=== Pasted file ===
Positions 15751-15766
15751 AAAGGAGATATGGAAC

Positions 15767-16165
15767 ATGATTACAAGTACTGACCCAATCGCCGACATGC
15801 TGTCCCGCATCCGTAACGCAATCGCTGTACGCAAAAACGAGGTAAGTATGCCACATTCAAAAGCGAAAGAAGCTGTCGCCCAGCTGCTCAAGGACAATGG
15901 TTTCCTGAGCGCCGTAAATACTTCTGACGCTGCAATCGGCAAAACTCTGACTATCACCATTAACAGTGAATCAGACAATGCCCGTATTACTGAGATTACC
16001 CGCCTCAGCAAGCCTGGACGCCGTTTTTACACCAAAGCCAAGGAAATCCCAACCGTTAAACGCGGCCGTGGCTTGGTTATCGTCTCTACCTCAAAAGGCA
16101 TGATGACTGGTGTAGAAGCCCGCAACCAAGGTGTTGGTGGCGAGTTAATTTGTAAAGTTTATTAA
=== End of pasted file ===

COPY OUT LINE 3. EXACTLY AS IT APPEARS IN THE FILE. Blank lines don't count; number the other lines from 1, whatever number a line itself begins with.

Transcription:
Positions 15767-16165